May: Capitals need coach like Peter Laviolette to 'push buttons'


Peter Laviolette was one of two head coaching candidates Alan May had in mind as ideal hires for the Capitals.

Laviolette was announced by the Capitals as their next head coach on Tuesday, becoming their 19th in franchise history, replacing Todd Reirden, who was fired in August after his second straight first-round playoff exit.

"He was one of the two guys that I would prefer to be the head coach of the Capitals," May told The Sports Junkies on Tuesday. "It was (Mike) Babcock or Laviolette."

"Laviolette's coached about 18 years, been to the Finals three times, went into Carolina in '06 a year after they had some really good hockey teams and went in and immediately won a Stanley Cup," he said.

May views Laviolette so favorably because of his reputation for pushing players' buttons, a critical ingredient, he says, that was missing these past few seasons under Reirden.

"He pushes buttons," said May. "He coaches the game with fire, he's a presence behind the bench and he commands instant respect from guys like Ovechkin, Backstrom, Oshie, Carlson — you name all the Capitals' older players — and he pushes buttons, and I think that's critically important.

"And I think those players that I mentioned also deserve to have a veteran coach again and a guy with a winning pedigree. The fancy stats people, the laptop people won't like Laviolette, but you know what? He wins hockey games."

"He's got a good presence. He doesn't have a lot of baggage with him as far as confrontations, conflict with players or anyone, and finds a way to get it done," May went on to say. "And usually what he does is the first year or two with a new team, he does extraordinary things and gets them to the Finals."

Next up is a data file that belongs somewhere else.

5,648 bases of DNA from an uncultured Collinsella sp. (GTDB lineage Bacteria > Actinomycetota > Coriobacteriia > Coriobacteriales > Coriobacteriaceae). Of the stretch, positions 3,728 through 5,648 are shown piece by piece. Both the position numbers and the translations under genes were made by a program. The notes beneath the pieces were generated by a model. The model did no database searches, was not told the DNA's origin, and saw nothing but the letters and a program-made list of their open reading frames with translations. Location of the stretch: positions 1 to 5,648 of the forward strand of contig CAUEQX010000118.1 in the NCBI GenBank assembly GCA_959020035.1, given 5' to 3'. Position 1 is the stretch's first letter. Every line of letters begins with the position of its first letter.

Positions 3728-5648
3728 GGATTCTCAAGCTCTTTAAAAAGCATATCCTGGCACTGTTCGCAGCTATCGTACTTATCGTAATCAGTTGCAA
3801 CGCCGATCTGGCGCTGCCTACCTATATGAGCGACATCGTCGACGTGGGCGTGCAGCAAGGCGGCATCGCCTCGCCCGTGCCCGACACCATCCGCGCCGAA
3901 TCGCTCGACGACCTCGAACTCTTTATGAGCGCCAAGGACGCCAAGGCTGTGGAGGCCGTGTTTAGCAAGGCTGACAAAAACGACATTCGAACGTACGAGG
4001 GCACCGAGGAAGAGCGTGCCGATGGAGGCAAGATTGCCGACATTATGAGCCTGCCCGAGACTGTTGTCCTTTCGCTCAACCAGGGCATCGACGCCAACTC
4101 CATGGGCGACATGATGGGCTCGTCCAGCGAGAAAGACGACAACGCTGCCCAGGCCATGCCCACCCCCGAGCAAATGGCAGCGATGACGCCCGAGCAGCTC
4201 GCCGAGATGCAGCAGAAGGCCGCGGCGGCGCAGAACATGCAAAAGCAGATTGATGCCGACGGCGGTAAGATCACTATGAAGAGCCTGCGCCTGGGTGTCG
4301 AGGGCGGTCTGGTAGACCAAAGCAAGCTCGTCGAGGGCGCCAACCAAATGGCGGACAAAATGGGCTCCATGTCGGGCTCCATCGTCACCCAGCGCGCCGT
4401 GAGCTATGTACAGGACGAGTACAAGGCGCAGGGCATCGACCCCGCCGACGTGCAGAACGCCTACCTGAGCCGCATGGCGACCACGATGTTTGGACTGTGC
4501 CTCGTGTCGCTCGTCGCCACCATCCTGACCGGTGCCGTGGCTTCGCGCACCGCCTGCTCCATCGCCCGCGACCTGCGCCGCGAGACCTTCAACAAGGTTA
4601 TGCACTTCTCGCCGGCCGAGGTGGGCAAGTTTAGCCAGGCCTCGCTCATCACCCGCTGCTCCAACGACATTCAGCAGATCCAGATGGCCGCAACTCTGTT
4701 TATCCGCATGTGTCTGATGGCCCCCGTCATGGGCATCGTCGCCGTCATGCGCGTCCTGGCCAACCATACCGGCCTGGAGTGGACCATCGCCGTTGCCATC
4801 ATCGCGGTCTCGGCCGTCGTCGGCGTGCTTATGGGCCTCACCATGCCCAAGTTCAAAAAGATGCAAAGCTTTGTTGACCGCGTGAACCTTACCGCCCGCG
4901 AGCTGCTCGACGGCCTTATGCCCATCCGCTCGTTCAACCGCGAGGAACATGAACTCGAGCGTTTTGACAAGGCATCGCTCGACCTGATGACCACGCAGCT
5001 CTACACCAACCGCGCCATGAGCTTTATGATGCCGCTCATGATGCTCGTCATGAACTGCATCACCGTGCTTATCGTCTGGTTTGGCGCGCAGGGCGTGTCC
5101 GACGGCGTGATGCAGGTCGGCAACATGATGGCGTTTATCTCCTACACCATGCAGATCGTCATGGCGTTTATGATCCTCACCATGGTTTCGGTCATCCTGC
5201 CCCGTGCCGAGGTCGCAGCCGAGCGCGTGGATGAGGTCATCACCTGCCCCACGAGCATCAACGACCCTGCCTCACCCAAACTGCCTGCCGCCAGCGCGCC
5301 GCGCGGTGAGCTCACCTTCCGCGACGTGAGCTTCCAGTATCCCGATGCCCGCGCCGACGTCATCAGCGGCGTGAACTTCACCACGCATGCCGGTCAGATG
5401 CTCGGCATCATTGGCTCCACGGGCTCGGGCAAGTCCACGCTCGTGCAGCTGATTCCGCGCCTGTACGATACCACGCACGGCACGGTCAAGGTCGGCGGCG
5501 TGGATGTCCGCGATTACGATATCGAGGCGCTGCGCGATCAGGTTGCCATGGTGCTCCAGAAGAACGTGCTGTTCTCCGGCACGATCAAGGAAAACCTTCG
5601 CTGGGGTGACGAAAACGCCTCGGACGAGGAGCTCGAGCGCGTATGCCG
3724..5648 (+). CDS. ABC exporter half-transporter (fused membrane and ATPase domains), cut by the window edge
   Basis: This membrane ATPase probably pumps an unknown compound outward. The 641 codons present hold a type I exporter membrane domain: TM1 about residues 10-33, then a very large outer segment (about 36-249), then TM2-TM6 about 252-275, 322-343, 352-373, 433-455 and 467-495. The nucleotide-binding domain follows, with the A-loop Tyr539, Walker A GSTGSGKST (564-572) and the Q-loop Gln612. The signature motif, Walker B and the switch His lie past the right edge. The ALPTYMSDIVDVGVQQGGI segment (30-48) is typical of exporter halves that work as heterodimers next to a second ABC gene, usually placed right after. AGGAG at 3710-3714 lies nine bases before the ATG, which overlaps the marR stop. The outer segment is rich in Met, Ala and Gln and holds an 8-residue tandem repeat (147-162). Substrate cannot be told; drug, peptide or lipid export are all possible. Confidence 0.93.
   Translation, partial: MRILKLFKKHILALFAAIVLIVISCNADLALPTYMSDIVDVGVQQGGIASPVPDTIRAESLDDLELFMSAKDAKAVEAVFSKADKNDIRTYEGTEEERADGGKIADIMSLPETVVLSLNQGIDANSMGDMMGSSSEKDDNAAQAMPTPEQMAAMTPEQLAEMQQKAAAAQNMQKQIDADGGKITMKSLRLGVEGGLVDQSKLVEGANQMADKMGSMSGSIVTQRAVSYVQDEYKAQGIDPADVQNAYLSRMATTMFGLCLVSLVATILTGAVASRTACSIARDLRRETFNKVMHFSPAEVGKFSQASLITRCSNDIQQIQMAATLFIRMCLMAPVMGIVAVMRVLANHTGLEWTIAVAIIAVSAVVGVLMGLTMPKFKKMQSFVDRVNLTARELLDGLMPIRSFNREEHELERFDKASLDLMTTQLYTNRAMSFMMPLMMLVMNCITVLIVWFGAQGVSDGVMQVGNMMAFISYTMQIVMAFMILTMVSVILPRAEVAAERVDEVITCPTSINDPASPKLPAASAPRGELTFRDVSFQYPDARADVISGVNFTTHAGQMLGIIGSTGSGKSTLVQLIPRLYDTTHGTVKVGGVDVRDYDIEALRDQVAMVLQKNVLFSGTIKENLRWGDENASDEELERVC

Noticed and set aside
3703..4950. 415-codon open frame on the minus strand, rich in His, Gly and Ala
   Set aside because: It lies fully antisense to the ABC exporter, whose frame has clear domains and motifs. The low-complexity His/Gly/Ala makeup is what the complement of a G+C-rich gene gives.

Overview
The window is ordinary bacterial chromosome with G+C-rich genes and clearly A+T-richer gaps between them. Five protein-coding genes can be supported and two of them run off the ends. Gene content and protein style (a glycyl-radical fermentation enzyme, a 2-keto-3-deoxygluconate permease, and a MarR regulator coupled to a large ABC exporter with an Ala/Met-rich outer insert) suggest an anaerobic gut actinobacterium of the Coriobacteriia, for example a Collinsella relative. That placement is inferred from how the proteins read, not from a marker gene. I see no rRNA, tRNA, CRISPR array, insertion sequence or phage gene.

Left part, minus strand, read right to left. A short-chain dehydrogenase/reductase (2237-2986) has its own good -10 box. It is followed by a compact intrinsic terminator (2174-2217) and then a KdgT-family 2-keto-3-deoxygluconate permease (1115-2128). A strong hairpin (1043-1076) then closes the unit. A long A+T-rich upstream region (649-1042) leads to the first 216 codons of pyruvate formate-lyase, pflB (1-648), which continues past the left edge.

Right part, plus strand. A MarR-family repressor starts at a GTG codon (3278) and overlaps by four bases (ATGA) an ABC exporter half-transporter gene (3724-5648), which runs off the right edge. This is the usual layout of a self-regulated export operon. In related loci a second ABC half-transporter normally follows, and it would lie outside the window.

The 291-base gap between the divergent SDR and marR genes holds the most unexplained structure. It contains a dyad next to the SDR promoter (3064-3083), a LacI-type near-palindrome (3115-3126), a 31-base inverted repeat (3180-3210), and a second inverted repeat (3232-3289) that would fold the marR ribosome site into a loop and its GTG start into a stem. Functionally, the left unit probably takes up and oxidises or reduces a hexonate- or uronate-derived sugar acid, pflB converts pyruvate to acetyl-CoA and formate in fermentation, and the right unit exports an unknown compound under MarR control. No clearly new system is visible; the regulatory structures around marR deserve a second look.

Getting back into Stanley Cup contention will be mission critical for Laviolette, who's now tasked with getting the most out of aging stars Ovechkin and Backstrom as their championship window begins to close.

Laviolette is exactly the type of coach Washington needs, May contends.

"Twitter would tell you yes, that you're not allowed to raise your voice or be honest with anyone," he said. "But the players do appreciate when coaches, they want give-and-take from coaches, and players also believe and trust in a coach that will go after one of their teammates, and even if it's them, that confronts them on this."

"John Tortorella, who I absolutely love as a head coach, is huge on the confrontations," May went on to say. "He doesn't have a problem going back and forth with a player, but they're trying to get to the same place and you'll notice, the teams that do do that, the players do it to each other as well so the coach doesn't have to do it as much. So I'm big on the tough love environment within a team."

"Believe me, all these guys know how to speak to the players and it's not just a one-way thing," said May. "And everyone thinks that a direct coach, it's all negative all the time, but really they communicate and they let the players know exactly what they want them to do and they'll confront them when they don't do it."

"When you have a player making the same mistake over and over," he said, "as a teammate you want the coach to confront that guy, the players will start to confront that guy, because you've got to eliminate that behavior from the game.

"And then the good coaches, in my opinion, when that player – if he continues to make the same mistake – you take his ice time, and I don't think we saw enough of that the last couple of years. So to me, it's critically important that you have a coach that pushes buttons, and you can't just stand there, you can't sit on the bench and not do anything and just continue to roll four lines."